The Spanish method differs in an important way from the doming method in another regard, its effect on the sound of the instrument. If you imagine a cross section of a domed top just below the lower harmonic bar, you'll see that it is most arched at this point. If you look at a top built using the Spanish method, you'll see that it is most arched near the bridge and the area just below the lower harmonic bar is flat. This difference has very important consequences to the way the top behaves and consequently to the tone and sustain of an instrument. There is an optimum degree of compliance in this area necessary for the top to remain responsive and still retain the strength to resist the static pull of the strings. For any given compliance, a domed top must be thinner in this area than a top whose arch is highest near the bridge. And the smaller the doming radius used, the thinner this area must be to achieve this optimum degree of compliance. In general, doming of the soundboard requires thinner soundboards for optimum compliance than the traditional method of construction. I hope to find time in a future note to cover the effects on tone and sustain of these two different methods.
This is a topic about which there is much controversy. I hope that builders who use the domed method of top construction will take the time to think these remarks through and experiment with the traditional method of construction. There are fashions in all things, and doming is a contemporary fashion in some circles of lutherie. I'd advise anyone beginning upon this path of adventure and discovery called lutherie to explore the methods of those great builders of the last 150 years, learn to understand and appreciate their collective wisdom and the potential of their methods before chasing fashion or attempting innovation to something as highly evolved by many people over many many decades as the classical guitar and its smaller relatives.
Sunday, December 11. 2005
While i'm making fingerboards for this set of instruments i'm working on, i want to illustrate how i taper the fingerboards once they have been slotted. Here are a couple of photos of another jig i made that i find extremely useful. This table slides across top of my shaper and holds work as it moves past the cutter head. Both ends of the cross rail are adjustable in such a way that it can form arbitrary angled tapers. Sliding clamps in the rail hold the fingerboard securely while it is being shaped. You can see it here in use tapering the edge of a fingerboard i just slotted using the method discussed in the previous note.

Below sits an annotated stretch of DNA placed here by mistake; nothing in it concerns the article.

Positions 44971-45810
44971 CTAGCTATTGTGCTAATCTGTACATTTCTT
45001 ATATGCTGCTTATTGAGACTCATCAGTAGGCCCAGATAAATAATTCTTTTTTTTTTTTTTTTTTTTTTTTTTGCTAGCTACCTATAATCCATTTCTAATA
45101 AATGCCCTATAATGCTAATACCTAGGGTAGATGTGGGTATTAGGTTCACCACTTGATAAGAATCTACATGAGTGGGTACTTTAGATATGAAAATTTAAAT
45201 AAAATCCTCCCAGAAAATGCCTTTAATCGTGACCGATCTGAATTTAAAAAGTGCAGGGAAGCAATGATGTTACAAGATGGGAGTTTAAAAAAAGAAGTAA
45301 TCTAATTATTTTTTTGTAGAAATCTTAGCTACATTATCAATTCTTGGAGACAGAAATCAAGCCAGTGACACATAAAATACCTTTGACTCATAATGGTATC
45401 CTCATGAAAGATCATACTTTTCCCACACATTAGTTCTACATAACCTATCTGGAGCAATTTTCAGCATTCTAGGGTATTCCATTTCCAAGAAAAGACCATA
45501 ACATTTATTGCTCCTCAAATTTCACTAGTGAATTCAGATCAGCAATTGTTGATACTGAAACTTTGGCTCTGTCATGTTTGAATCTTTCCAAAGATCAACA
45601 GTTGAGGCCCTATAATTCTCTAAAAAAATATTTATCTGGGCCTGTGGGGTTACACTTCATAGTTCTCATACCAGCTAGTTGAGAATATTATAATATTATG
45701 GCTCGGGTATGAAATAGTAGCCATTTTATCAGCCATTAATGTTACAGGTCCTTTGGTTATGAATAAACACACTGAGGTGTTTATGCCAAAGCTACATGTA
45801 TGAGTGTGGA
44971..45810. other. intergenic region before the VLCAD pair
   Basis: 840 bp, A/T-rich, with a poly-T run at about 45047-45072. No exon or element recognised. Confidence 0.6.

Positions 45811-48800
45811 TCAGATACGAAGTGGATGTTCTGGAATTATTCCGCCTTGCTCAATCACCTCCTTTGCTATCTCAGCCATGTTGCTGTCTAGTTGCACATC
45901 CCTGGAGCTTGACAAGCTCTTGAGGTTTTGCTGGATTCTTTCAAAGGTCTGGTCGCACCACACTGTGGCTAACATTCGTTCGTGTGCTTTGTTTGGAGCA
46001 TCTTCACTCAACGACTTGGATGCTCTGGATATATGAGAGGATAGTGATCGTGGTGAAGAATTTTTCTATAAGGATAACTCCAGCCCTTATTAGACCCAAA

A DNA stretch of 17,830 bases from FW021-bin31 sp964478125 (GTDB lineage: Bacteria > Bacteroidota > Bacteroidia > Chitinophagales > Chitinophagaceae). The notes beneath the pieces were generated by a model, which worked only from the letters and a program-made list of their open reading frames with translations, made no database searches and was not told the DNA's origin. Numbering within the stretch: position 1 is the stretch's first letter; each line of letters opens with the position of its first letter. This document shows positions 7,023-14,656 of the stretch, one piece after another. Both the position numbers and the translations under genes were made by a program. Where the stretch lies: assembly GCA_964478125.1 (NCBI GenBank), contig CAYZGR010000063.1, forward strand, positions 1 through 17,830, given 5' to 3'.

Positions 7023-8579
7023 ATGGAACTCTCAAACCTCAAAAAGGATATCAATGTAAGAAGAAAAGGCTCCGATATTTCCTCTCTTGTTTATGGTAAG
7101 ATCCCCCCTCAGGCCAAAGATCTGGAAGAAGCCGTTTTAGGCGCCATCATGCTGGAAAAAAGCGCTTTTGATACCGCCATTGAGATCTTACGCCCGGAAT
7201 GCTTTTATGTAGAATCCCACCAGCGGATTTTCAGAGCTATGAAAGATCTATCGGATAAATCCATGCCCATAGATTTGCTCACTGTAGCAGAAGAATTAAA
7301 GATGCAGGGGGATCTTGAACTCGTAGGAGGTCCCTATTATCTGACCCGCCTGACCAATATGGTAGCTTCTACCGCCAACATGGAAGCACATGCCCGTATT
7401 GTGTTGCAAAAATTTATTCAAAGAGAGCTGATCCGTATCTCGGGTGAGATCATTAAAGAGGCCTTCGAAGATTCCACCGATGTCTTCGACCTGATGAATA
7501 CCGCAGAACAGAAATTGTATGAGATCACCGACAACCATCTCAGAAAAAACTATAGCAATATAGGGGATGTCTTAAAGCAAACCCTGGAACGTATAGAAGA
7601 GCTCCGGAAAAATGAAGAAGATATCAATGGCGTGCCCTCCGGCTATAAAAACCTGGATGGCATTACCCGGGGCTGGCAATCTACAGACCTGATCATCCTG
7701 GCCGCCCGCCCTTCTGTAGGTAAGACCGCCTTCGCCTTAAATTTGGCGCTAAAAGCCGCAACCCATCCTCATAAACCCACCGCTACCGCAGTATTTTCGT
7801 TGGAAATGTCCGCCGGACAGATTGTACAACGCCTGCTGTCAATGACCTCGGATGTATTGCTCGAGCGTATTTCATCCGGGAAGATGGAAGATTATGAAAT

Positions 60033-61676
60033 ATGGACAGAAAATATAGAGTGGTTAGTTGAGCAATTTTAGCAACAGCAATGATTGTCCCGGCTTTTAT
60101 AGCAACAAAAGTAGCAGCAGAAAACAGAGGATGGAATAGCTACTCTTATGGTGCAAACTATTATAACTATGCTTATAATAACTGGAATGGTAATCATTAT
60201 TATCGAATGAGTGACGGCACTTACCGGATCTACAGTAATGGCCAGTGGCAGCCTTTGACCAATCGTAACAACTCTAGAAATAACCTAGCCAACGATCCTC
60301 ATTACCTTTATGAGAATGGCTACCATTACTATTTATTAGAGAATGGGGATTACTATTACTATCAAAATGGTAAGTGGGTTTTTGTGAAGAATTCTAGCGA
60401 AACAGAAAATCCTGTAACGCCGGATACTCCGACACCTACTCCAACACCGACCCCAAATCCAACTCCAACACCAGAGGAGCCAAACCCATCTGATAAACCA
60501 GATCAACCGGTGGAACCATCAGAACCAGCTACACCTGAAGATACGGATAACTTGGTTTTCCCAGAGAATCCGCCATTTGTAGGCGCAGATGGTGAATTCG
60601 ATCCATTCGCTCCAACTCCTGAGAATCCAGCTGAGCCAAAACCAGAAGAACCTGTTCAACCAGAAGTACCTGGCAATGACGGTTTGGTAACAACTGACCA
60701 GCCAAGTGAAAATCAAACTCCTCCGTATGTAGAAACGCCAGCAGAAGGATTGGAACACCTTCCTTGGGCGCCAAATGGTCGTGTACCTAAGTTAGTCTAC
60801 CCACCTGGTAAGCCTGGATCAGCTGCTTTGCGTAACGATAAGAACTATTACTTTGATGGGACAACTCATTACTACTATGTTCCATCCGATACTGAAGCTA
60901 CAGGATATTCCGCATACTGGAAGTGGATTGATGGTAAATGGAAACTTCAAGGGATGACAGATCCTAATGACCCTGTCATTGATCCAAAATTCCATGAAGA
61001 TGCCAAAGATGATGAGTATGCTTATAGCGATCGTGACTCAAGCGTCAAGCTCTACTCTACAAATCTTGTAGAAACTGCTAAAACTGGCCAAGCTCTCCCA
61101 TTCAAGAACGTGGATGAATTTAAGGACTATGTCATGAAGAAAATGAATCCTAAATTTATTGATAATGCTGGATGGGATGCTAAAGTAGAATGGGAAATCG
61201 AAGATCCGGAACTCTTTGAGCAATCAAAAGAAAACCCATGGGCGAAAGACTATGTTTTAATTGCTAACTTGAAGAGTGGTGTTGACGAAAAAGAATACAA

You'll find many such home made jigs in the typical small guitar maker's workshop. Jigs for fretting, jigs for shaping bridge arms, jigs for joining tops, jigs for cutting an arch on the bottom of bridges, jigs for cutting arches in back braces, all kinds of jigs.
Some ask if this use of jigs is consistent with the ethic of a hand made instrument. I have found that there are some things best done this way, and there are some things best done entirely by hand. I'd rather spend time graduating and bracing a top by hand then hand planing fingerboards. Most working luthiers that i've met would agree. But most of us have also spent a lot of time doing everything by hand when we first entered upon this path, and the knowledge thus acquired is essential to the appropriate use of jigs and such tools.